How to add fringe with a rya knot
Weave at least a half inch as a base. To make the fringe:
- Cut pieces of yarn a little more than twice as long as you want your fringe to be.
- Center the yarn horizontally over two (or an even number) of warp threads.
- Pull the ends of the yarn on the right side through to the back, around the warp thread on the right, and through the middle of the warp threads.
- Repeat on the left, then pull the yarn taut and push it to the base.
Try geometric or organic shapes
It’s as easy as decreasing or increasing the number of stitches you make across the warp as you add the next row. Counting carefully as you go will result in even, geometric shapes—but freeform patterns are just as gorgeous.
Slide a shape cut out of card stock through the warp threads as a pattern. But keep in mind it’s easier to add rows above than below when you’re starting out.
Use your comb to push the weft down after every row. And be careful not to pull the yarn too tightly on either side—you’ll distort the weaving. This technique is called “bubbling.” Use your weft thread (yarn) in an arch shape to weave through the warp. Then press the yarn down in the center before packing down the edges. This will keep your edges from pulling in. (Check out the video in this post to see how it’s done.)
Adding texture with soumak weaving
I love using roving with the soumak stitch for extra texture and to make organic shapes.
- Push the roving under two warp threads.
- Pull the left end of the roving up and across four warp threads, then push it through to the back.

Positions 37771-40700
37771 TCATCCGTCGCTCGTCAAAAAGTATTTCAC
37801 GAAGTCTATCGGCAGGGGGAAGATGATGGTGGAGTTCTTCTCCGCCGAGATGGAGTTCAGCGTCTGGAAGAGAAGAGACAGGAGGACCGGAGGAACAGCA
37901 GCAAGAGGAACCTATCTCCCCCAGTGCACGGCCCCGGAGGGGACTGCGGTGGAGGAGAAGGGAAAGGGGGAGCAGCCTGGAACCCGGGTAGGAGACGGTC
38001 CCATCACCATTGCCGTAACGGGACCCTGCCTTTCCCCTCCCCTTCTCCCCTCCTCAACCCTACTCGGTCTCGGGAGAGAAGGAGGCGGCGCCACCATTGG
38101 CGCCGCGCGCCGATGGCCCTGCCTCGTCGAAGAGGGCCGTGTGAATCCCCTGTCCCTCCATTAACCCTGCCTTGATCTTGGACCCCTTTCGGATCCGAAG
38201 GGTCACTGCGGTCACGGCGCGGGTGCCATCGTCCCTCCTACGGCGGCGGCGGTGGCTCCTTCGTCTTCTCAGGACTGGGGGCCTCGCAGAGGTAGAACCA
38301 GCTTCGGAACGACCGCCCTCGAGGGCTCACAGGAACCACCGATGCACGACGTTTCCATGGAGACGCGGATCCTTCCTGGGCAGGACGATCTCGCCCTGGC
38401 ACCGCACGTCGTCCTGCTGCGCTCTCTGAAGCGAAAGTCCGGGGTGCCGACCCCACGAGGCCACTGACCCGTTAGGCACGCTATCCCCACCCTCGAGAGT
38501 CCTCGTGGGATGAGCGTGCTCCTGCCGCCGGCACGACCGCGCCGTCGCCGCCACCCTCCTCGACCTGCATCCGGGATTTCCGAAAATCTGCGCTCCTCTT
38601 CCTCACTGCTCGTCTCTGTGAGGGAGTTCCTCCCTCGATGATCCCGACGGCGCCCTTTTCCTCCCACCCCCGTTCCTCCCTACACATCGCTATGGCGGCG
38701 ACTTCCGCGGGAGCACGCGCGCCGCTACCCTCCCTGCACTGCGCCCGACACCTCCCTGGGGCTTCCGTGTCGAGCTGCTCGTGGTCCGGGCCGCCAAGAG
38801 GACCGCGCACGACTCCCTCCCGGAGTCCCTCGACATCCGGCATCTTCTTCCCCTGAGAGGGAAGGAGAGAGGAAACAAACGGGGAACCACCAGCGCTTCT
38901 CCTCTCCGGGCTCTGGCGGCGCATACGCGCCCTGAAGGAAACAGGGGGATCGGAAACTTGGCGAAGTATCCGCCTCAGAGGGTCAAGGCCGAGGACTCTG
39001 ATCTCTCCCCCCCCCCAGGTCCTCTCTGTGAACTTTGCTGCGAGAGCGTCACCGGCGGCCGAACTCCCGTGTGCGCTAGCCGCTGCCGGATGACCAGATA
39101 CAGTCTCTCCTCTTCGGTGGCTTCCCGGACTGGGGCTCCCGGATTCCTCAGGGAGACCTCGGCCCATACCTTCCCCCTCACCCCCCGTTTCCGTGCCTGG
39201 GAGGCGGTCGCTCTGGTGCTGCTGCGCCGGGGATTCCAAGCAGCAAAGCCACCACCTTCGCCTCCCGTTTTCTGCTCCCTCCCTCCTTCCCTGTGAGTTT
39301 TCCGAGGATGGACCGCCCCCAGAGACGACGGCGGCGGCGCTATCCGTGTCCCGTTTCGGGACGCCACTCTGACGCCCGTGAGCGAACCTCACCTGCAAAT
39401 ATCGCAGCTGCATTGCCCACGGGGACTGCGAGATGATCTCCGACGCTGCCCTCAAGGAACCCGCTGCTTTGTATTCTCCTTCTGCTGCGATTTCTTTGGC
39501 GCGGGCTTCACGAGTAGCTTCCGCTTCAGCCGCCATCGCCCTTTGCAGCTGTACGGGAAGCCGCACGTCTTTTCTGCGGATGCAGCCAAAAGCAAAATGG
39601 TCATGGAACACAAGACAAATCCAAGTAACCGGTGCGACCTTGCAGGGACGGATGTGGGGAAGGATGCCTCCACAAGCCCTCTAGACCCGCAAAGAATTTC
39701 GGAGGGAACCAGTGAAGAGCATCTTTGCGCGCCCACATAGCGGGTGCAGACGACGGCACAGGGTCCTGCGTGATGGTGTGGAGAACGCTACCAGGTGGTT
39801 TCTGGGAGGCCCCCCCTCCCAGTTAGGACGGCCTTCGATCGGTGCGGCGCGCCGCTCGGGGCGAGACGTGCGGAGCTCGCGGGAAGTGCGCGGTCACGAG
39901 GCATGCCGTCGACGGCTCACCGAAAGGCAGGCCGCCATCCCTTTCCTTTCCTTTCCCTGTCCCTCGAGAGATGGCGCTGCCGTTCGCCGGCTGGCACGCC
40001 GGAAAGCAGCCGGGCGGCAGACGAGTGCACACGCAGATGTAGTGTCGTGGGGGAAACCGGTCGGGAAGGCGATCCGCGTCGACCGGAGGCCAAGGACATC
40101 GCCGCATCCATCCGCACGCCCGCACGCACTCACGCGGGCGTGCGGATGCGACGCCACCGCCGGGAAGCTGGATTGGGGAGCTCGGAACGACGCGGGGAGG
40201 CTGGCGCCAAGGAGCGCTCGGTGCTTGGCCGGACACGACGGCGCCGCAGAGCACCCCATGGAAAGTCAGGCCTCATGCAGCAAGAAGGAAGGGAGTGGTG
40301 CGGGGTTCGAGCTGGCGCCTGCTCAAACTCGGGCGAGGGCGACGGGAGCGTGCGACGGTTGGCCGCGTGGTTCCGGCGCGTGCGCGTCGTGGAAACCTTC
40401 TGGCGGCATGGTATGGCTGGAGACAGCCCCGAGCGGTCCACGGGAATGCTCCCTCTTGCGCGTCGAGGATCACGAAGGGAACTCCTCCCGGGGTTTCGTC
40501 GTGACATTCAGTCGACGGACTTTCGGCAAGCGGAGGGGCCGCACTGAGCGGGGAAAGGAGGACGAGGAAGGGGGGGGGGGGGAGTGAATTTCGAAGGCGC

- Backtrack two warp threads, and pull it up through to the front.
- Then repeat—go forward four threads, through to the back, and up between the second and third threads.
Going back and forth, row by row, will give you a braided or herringbone look, since the slant of the stitch will go in opposite directions.
Don’t limit yourself to yarn! Add strips of fabric, paper, leather, or twigs.
Designer Tuesday S. loved weaving so much she invited friends over to do it again one night soon after our weaving workshop.
For me—because on my other loom you have to be really exact—it was cool to see people just go for it on these smaller looms. They weren’t afraid to experiment or try a stitch with no name.
When you end your weaving, make sure you leave enough warp at the top to tie it onto a dowel rod. As you get more comfortable with weaving, you can try other shapes—natural wood, even hoops. To secure the weaving, do a Hem Stitch before taking it off the loom.
There’s so much you can do with weaving. Hang it on a wall, create throw pillows, make purses—I’ve covered a foot stool with one.
Social Media Content Director Ashley G. started with thin yarn and a tight basket weave, and was a little afraid she’d never finish. She did, and the result is simple and beautiful.
The color palettes our artists chose varied from neutrals to bright, bold colors.
My first class in my major was a weaving class. I really took to it. It was amazing doing something people have been doing for thousands of years—but not many people are doing now. There’s no right or wrong way. I’m really able to express myself.
Photography by Pat Bush.